In the world of draftniks, the word ‘intangibles’ is often a catchall term that explains a smart player without NFL skill sets. Sometimes those using the term make the mistake to include players who possess what I call an integrated skill set. Find out what that means and why it’s the difference between a good prospect and a good NFL player
You have no idea how much I look forward to this time of year. Crazy as it seems, I always forget how much I look forward to this time of year until it arrives. The weather has cooled, my insane fall schedule winds down, and the best football in the NFL is on the horizon.
It also means changing my schedule so I can watch 4-6 hours of football at the crack of dawn in preparation for the 2013 Rookie Scouting Portfolio (available April 1). It’s not to say that the night time can’t be the right time for flashes of insight. Tonight has been such a night. Unless I read or heard this term somewhere else and forgot (apologies if this is the case), I arrived at a way to describe something about prospects in a more accurate way than I have seen in the past.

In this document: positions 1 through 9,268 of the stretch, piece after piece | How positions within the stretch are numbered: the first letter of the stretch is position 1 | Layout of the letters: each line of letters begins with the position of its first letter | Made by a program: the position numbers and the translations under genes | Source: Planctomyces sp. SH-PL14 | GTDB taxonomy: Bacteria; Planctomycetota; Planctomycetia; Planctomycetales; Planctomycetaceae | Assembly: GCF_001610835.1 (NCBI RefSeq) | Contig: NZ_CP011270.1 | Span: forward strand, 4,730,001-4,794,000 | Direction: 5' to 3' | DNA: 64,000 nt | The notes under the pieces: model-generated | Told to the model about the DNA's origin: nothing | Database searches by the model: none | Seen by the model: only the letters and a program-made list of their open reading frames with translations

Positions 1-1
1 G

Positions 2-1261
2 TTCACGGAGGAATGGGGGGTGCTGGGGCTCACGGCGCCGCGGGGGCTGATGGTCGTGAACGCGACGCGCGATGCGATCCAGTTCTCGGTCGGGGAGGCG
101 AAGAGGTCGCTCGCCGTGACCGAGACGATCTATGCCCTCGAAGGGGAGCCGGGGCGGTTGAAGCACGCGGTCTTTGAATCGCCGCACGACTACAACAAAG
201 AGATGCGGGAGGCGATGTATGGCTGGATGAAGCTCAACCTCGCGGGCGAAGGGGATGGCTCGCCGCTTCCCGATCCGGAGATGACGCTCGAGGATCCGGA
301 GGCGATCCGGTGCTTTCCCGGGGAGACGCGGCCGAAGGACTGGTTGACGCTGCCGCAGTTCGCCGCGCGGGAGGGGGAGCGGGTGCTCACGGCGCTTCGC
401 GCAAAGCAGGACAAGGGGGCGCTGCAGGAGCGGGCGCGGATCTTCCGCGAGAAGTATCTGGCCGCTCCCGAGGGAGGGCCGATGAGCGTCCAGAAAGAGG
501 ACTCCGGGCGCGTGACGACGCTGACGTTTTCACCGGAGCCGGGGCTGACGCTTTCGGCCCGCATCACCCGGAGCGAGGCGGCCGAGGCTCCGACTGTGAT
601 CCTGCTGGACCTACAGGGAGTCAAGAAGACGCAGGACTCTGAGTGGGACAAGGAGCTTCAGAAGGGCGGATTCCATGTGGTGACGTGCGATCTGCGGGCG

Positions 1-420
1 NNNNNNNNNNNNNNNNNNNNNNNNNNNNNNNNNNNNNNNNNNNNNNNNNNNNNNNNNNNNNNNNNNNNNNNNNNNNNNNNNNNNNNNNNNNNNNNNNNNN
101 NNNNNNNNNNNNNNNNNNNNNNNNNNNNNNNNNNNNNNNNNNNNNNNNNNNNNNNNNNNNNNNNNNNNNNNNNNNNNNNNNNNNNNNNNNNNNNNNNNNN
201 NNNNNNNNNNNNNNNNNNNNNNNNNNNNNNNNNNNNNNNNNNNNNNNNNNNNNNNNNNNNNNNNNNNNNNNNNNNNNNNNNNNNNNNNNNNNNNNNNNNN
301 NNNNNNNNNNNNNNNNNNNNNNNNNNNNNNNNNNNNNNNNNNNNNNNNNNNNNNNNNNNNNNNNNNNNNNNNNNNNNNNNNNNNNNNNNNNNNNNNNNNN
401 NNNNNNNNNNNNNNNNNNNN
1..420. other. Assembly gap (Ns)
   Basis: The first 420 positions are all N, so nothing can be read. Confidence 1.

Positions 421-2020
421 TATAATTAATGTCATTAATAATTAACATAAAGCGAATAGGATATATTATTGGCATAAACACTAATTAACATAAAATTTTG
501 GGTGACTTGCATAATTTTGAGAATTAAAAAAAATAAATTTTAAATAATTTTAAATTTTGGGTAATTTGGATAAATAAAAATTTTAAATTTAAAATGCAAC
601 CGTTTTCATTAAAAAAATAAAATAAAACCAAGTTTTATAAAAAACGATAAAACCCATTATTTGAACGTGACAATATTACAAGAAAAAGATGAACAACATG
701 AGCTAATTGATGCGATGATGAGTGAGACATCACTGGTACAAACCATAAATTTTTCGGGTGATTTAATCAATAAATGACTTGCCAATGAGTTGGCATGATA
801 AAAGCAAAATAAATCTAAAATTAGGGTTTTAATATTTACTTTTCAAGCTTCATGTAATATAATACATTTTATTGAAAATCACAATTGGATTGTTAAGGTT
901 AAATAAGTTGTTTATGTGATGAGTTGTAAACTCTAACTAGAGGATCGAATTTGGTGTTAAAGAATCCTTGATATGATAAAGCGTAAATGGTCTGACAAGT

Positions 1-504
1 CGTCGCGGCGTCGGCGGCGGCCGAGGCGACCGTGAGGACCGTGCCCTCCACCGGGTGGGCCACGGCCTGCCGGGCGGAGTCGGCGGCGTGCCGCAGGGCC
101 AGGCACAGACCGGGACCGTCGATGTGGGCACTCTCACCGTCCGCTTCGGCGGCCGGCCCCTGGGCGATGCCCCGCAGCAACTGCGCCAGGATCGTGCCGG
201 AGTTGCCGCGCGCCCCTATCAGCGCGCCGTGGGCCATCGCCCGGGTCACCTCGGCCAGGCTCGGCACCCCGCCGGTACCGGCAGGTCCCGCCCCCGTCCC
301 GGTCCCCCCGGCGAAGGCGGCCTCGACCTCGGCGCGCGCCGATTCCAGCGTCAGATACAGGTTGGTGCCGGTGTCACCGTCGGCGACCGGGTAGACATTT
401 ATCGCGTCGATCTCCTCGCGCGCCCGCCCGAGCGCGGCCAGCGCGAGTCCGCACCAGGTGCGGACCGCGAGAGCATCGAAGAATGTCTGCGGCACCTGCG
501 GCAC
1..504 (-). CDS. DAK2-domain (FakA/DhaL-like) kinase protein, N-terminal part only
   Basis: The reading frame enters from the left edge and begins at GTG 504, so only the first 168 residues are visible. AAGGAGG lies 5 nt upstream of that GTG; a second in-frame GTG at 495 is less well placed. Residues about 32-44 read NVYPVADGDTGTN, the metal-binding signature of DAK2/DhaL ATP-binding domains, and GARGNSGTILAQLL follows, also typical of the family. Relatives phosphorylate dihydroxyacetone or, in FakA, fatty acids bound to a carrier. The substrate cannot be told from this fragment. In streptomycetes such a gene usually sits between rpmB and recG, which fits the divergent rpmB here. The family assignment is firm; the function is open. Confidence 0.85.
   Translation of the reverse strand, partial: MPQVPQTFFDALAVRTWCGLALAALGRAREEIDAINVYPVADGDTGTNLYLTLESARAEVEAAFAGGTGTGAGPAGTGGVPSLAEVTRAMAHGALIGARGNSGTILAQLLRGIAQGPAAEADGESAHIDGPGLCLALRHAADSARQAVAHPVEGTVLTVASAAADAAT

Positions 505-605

This is important to me because I dislike the term ‘intangibles.’ NFL Films analyst and producer Greg Cosell often says that when he hears someone describe a player as either ‘a winner’ or possessing great intangibles his first reaction is that it’s probably a sign that he can’t play. It’s practically a sound byte of his between February and August.
I understand his inclination to make this conclusion, because if no physical skill or positional craft come to mind as the first things you’d say about a player then it’s a potential red flag. It’s like a man or woman describing a potential date for a friend as having a great personality but omitting any description of looks. Just like dating, we want to be physically impressed by football players.
There are players with good, if not great, physical skills but what really separates them from the pack is their ability to make unusual or consistently timely plays. Sometimes these plays are a matter of awareness of what’s happening on the field that few can assimilate into action this fast. Other examples involve more physical skill that happens at such a high rate of speed and fluidity of movement that the act appears instinctive.
I don’t believe it’s instinctive. I believe it’s learned behavior. Perhaps intuitive, but even so, I believe intuition comes from experience enough situations to react quickly and in control – especially as an athlete.
Brandon Lloyd is one of the most intuitive pass catchers in the history of the game. His physical dimensions are average at best for an NFL receiver and his speed is below average. But when it comes to his spatial awareness of the ball, his body, his opponent’s body, and the field of play, he’s straight out of the Matrix Trilogy.
The first catch on this highlight video is still one of the most amazing feats I have ever seen on a football field. If you haven’t had your quota of sick catches for the day here are more. You’re welcome.